President Joe Biden will be in Massachusetts on Wednesday to promote his efforts to address climate change but will stop short of issuing an emergency declaration that would unlock federal resources to deal with the matter.
Biden was reportedly considering issuing the emergency declaration after Senator Joe Manchin (D-WV) told party leaders last week that he would not support any economic package that includes funding to address climate change. With the Senate split 50-50, Manchin’s opposition to the legislation is fatal.
The potential legislation was part of Biden’s broader economic plan and was expected to include significant spending on renewable energy. Reportedly, the package would have included more than $500 billion in taxpayer funding for new programs to cut emissions and support new technologies, including electric vehicles.
Manchin, who represents the coal-heavy state of West Virginia, voiced his reason for opposing more government spending.
“No matter what spending aspirations some in Congress may have, it is clear to anyone who visits a grocery store or a gas station that we cannot add any more fuel to this inflation fire,” Manchin stated in a press release.
Following the stalling of the legislation, Senators Sheldon Whitehouse (D-RI) and Jeff Merkley (D-OR) told reporters Monday that the Biden administration should use “the full powers of the executive branch” on climate.
But on Tuesday, White House Press Secretary Karen Jean-Pierre stated that President Biden was unlikely to make an emergency declaration.
“He’s going to take, as I said, additional climate actions in that vein tomorrow, and he’s going to continue, he’s not going to just stop with the actions of tomorrow, but I would not plan [on an] announcement this week on [a] national climate emergency,” Jean-Pierre told reporters during a press briefing.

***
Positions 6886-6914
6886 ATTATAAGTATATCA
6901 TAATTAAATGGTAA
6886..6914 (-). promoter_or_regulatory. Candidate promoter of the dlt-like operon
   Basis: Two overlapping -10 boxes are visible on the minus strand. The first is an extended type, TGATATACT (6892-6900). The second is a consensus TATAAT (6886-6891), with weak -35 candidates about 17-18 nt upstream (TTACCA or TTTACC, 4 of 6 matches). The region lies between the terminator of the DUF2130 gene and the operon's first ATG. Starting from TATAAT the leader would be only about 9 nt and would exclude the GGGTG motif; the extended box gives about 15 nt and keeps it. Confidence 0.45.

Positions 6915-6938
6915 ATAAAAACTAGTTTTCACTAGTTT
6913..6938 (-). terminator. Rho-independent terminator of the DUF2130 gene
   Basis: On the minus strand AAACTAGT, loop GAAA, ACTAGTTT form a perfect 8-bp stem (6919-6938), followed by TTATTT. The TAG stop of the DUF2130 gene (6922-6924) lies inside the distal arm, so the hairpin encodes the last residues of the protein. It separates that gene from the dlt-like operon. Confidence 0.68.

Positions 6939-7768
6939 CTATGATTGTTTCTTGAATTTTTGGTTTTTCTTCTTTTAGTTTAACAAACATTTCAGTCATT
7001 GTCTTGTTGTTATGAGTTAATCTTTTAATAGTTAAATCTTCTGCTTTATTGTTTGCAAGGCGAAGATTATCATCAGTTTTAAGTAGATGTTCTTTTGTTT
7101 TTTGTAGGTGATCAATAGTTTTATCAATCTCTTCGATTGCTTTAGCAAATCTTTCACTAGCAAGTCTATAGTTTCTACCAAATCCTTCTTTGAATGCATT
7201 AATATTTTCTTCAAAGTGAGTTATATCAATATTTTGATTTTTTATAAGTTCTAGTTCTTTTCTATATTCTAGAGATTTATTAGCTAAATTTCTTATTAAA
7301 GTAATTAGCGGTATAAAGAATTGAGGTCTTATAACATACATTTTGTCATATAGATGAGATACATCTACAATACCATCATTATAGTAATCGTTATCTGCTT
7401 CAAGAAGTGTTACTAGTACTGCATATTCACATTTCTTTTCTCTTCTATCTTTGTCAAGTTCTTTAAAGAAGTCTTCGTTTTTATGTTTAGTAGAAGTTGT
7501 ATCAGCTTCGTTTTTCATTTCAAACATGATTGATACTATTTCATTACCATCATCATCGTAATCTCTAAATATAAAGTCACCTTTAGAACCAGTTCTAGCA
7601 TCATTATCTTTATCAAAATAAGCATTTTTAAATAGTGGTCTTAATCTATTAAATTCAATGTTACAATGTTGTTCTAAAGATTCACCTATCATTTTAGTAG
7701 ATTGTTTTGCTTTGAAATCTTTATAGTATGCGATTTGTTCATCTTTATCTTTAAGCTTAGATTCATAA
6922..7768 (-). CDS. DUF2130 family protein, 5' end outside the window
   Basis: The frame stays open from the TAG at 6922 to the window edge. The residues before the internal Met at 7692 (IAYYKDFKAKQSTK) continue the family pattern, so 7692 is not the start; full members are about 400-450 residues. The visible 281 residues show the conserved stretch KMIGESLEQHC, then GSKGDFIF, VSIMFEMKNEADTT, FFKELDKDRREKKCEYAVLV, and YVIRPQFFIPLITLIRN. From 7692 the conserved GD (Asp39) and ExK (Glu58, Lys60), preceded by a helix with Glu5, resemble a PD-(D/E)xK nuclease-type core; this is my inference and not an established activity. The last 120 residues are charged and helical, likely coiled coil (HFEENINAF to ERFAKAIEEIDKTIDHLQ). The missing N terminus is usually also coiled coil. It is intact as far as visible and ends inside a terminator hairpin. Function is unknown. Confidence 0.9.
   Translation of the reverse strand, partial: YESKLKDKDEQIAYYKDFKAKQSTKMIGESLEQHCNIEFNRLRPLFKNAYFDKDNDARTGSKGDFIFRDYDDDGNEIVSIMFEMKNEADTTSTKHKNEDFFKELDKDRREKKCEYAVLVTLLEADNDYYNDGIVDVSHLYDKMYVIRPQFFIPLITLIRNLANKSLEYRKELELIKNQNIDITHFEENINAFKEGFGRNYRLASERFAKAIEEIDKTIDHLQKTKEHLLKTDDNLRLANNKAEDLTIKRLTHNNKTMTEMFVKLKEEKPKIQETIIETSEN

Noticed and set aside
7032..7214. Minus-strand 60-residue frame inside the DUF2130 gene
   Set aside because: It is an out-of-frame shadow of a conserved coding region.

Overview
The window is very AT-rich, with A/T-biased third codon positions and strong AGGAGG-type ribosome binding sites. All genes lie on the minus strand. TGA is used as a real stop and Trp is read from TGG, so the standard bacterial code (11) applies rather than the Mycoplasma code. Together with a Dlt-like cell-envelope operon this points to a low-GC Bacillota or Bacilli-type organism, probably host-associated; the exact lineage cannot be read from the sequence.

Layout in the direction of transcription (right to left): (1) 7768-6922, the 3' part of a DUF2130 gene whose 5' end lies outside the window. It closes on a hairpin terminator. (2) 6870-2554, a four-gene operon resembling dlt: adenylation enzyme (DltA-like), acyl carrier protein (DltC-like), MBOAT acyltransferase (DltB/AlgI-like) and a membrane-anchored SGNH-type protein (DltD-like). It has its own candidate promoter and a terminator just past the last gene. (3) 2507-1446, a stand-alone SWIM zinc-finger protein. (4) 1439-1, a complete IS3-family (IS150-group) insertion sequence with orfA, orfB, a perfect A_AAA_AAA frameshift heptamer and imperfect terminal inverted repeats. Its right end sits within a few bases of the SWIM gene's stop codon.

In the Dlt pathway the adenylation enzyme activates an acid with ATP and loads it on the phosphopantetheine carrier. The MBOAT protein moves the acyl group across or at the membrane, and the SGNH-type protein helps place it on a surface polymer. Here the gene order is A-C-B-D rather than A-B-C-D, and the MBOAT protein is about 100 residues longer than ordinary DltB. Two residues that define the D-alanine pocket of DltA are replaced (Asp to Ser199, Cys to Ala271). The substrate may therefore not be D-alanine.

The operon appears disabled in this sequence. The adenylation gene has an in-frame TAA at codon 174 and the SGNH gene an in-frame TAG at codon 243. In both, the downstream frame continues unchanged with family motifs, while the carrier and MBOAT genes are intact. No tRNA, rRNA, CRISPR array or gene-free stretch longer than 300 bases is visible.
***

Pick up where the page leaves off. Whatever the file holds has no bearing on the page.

“Everything’s on the table, it’s just not going to be this week on that decision,” she added.
A climate emergency declaration would allow Biden to redirect spending to boost renewable energy such as wind and solar power and push the nation away from fossil fuels such as coal, oil, and natural gas.
The Biden administration could also use the declaration as a legal basis to block oil and gas drilling or other projects, though this would likely be met with challenges in court.
The focus on actions related to the climate comes as a heat wave is battering large regions of Europe, with Britain reaching the highest temperature ever recorded in the country. The scorching, dry weather across the continent has triggered wildfires from Portugal to the Balkans and led to hundreds of heat-related deaths.
Though Democrats are pushing Biden to take executive action, some legal scholars question whether an emergency declaration relating to the climate is feasible.
“Emergency powers are designed for events such as terrorist attacks, epidemics, and natural disasters,” said Elizabeth Goitein, co-director of the liberty and national security program at the Brennan Center for Justice at New York University School of Law.
Such powers “aren’t intended to address persistent problems, no matter how dire. And they aren’t meant to be an end-run around Congress,” Goitein wrote in an op-ed for The Washington Post last year.